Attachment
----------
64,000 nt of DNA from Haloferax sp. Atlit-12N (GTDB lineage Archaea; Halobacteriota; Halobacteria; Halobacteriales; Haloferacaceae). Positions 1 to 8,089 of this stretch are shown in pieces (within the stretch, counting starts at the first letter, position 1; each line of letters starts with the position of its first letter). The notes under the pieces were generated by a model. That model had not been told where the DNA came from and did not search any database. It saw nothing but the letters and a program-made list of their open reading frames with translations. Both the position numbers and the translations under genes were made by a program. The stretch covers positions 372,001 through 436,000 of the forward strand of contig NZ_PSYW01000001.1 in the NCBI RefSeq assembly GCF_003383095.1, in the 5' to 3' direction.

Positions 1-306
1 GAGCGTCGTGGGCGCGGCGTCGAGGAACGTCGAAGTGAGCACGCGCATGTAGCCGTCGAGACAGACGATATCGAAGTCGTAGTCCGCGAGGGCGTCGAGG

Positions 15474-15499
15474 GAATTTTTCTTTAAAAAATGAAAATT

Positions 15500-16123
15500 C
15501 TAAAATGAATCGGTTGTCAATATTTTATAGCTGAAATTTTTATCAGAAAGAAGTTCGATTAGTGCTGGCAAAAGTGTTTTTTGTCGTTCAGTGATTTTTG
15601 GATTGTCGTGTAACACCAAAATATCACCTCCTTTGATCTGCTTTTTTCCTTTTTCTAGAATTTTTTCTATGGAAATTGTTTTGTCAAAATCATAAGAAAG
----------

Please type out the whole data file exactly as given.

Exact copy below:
64,000 nt of DNA from Haloferax sp. Atlit-12N (GTDB lineage Archaea; Halobacteriota; Halobacteria; Halobacteriales; Haloferacaceae). Positions 1 to 8,089 of this stretch are shown in pieces (within the stretch, counting starts at the first letter, position 1; each line of letters starts with the position of its first letter). The notes under the pieces were generated by a model. That model had not been told where the DNA came from and did not search any database. It saw nothing but the letters and a program-made list of their open reading frames with translations. Both the position numbers and the translations under genes were made by a program. The stretch covers positions 372,001 through 436,000 of the forward strand of contig NZ_PSYW01000001.1 in the NCBI RefSeq assembly GCF_003383095.1, in the 5' to 3' direction.

Positions 1-306
1 GAGCGTCGTGGGCGCGGCGTCGAGGAACGTCGAAGTGAGCACGCGCATGTAGCCGTCGAGACAGACGATATCGAAGTCGTAGTCCGCGAGGGCGTCGAGG

Positions 15474-15499
15474 GAATTTTTCTTTAAAAAATGAAAATT

Positions 15500-16123
15500 C
15501 TAAAATGAATCGGTTGTCAATATTTTATAGCTGAAATTTTTATCAGAAAGAAGTTCGATTAGTGCTGGCAAAAGTGTTTTTTGTCGTTCAGTGATTTTTG
15601 GATTGTCGTGTAACACCAAAATATCACCTCCTTTGATCTGCTTTTTTCCTTTTTCTAGAATTTTTTCTATGGAAATTGTTTTGTCAAAATCATAAGAAAG